Up to 69 wind turbines are likely destined for South Cayuga in the near future.
The Ministry of Environment has given its approval for the Grand Renewable Energy Park wind project a go for Haldimand County. The approval would give Grand Renewable Solar LP, the company behind the project, to construct the energy cluster in South Cayuga.
One of close to 200 renewable energy projects in the province, the Grand Renewable Energy Park would see close to 70 turbines built within a 700-acre facility.
The green light was given to the project after a technical review and extensive public consultation a ministry report stated. The approval does not come without conditions – ones that were raised during extensive public consultations.
The conditions of the approval require the proponent to: continue a dialogue with Aboriginal community for the lifespan of the project, undertake post-construction bird and bat monitoring, and create a community liaison committee to help exchange ideas and share concerns with residents to name a few.
Under guidelines of the Renewable Energy Approval (REA), the proponent will have to construct and install the facility within three years of its approval.
News of the project approval wasn’t met with warm reception by Haldimand Wind Concerns, a citizen action group with a mandate to inform and educate the public about the concerns behind wind turbines.
Betty Ortt, secretary for Halidmand Wind Concerns, said the project will cause a great harm to the natural habitat of the area. Ortt claims there is a “kill, harm and harass” permit that allows the proponent to control animals living within the area of the energy park.
“It’s to help counteract the negative affects (of the turbines),” Ortt said.
Ortt noted residents have 15 days to appeal the decision to the Environmental Review Tribunal.
Not all oppose the construction of the turbines. Dunnville farmer Franz Seitz has a turbine on his property that is a part of the Mohawk Point Wind Farm in Lowbanks.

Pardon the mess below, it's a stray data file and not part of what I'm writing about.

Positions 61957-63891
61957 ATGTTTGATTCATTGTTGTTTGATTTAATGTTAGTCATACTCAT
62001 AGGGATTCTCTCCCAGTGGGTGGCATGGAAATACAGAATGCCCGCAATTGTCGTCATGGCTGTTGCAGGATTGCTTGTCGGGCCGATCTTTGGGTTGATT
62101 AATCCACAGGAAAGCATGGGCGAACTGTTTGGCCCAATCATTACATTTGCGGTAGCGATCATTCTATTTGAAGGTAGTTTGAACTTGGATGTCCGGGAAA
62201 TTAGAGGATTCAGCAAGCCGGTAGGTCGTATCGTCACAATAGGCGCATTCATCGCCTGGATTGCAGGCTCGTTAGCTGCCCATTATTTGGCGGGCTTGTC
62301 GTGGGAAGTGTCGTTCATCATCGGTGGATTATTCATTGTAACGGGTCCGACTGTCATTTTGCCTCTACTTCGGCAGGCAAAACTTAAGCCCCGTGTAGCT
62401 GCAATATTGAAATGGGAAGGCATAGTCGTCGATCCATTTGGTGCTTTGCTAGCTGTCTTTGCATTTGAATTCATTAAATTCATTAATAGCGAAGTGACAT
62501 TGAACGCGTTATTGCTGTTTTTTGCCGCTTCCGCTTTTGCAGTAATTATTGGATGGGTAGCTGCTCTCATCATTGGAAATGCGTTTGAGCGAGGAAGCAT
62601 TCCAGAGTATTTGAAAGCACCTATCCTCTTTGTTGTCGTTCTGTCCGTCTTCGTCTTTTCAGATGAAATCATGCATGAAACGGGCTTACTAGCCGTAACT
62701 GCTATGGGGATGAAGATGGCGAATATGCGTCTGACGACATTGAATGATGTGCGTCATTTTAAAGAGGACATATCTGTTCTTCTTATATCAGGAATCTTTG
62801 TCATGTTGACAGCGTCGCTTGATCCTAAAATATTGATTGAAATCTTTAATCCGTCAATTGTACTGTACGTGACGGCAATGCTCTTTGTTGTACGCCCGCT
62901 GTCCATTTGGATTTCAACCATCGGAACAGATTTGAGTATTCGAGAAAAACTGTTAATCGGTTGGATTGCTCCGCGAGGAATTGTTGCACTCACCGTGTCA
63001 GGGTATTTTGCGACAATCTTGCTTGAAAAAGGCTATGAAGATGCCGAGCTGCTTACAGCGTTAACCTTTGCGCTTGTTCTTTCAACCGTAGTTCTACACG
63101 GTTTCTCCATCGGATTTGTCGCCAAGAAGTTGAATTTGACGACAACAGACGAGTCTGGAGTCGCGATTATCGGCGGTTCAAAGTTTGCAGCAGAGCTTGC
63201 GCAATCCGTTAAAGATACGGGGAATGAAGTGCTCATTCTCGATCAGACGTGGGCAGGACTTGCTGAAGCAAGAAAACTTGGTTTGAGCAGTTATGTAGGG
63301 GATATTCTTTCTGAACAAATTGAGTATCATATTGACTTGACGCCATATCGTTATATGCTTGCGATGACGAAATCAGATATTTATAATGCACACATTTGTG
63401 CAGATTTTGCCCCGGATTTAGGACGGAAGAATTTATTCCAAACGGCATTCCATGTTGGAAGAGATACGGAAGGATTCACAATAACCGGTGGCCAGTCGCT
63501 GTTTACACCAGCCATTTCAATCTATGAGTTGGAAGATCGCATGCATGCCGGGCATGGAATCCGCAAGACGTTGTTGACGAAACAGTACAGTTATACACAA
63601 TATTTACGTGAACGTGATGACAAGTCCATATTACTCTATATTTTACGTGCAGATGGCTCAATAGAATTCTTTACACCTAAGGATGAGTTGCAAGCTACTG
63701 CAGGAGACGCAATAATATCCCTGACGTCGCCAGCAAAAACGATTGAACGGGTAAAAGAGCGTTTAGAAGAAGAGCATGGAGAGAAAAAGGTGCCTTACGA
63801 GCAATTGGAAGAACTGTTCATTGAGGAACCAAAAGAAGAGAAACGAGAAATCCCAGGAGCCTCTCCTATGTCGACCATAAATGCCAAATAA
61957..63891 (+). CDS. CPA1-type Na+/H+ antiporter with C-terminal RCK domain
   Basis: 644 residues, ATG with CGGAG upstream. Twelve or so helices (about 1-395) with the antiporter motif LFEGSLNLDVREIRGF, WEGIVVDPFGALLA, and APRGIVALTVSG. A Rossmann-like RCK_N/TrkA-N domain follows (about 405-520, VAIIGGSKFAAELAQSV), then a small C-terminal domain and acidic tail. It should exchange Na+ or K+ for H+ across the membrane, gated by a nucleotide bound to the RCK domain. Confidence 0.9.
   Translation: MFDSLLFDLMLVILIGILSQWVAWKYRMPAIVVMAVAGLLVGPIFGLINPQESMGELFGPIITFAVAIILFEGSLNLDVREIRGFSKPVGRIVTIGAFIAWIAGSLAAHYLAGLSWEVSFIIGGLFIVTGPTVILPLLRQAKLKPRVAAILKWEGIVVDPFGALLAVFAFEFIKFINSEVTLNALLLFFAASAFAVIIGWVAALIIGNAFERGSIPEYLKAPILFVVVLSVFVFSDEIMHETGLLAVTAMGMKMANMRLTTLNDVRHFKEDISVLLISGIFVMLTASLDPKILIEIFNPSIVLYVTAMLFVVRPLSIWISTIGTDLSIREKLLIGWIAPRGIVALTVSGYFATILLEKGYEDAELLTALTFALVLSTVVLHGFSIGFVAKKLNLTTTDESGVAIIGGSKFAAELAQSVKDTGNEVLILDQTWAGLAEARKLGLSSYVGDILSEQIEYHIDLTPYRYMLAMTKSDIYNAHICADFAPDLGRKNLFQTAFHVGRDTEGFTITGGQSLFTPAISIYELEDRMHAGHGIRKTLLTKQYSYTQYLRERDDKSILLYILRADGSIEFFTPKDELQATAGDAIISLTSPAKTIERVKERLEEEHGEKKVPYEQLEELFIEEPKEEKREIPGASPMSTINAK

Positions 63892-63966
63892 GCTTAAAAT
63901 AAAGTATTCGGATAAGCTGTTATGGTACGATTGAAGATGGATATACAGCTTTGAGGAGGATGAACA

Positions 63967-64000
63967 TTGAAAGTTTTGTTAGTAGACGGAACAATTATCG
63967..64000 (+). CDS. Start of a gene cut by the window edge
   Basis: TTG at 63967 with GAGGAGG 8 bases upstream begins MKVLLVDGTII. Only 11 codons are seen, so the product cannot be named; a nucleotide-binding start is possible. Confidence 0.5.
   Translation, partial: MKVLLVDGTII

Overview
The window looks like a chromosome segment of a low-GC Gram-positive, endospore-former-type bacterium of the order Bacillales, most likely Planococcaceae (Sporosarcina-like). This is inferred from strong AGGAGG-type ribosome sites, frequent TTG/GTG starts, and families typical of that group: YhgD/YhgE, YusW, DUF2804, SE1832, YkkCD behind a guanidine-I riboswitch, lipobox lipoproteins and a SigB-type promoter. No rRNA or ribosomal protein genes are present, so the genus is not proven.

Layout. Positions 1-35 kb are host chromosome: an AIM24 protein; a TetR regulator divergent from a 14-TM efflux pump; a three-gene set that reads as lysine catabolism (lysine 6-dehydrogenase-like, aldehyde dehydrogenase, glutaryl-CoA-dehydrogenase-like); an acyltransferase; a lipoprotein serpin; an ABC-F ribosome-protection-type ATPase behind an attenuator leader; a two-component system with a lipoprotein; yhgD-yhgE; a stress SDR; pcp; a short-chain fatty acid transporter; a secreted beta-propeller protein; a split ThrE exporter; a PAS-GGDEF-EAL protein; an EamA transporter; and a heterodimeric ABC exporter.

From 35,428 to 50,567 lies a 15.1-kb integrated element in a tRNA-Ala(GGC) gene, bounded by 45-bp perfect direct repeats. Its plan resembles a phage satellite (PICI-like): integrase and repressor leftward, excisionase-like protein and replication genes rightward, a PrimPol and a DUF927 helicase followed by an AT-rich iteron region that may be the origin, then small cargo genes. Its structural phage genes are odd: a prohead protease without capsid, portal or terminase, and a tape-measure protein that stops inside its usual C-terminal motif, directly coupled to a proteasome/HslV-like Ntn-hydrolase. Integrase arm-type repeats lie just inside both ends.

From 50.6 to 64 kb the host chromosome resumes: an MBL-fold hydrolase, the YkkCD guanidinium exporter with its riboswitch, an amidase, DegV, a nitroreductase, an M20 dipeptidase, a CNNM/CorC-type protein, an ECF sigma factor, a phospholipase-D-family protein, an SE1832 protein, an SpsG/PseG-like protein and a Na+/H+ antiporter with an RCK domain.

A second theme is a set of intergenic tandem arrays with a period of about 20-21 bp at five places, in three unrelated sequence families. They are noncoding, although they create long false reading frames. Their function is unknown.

A long-time supporter of wind energy, Seitz said one has to think about the future especially when other energy sources such as fossil fuels are depleting.
“Eventually you have to look at different energy sources,” Seitz said. “I see this and think we have to do more with renewable energy.”
Seitz said he’s heard about health concerns surrounding the turbines, but wonders if they are true considering there’s no evidence of such coming from European countries.
“Europe has invested in them for many years. You look there and you don’t hear anything about them,” Seitz said. “There are health issues (in the world) but can you really blame them on wind energy.”
Haldimand County Mayor Ken Hewitt said there’s a lot of misconceptions regarding the issue during the project process which created a lot of frustration.
“People aren’t understanding what’s going on and that’s created angst,” Hewitt said. “Renewable energy has a role to play in our future. However in the past we would’ve like to have seen the process include engaging the community.”
Hewitt believes there is an economic value for Haldimand and council would have liked to have input in the process, but the Green Energy Act limits the role of municipalities.
“We’re somewhat sidelined by it,” the mayor said. “The process is flawed.”
On the other side of the coin, Haldimand-Norfolk-Brant MPP Toby Barrett doesn’t see wind energy as an economic benefit to the county.
Barrett said at a time when there is an excess of energy that it has to be sold to other jurisdictions, having more energy put into the grid doesn’t make sense.
“We currently can’t afford the price for electricity,” Barrett said. “They’re coming on stream when we least need it. We have to pay others for take our loss because we can’t turn off the tap.”
Barrett said there is much resistance from his constituents regarding wind turbines. While there isn’t much concern from “a half dozen turbines here and there,” a large cluster of the devices “scares people” he said.
He believes turbines are a threat to tourism and retirement based economy of the county.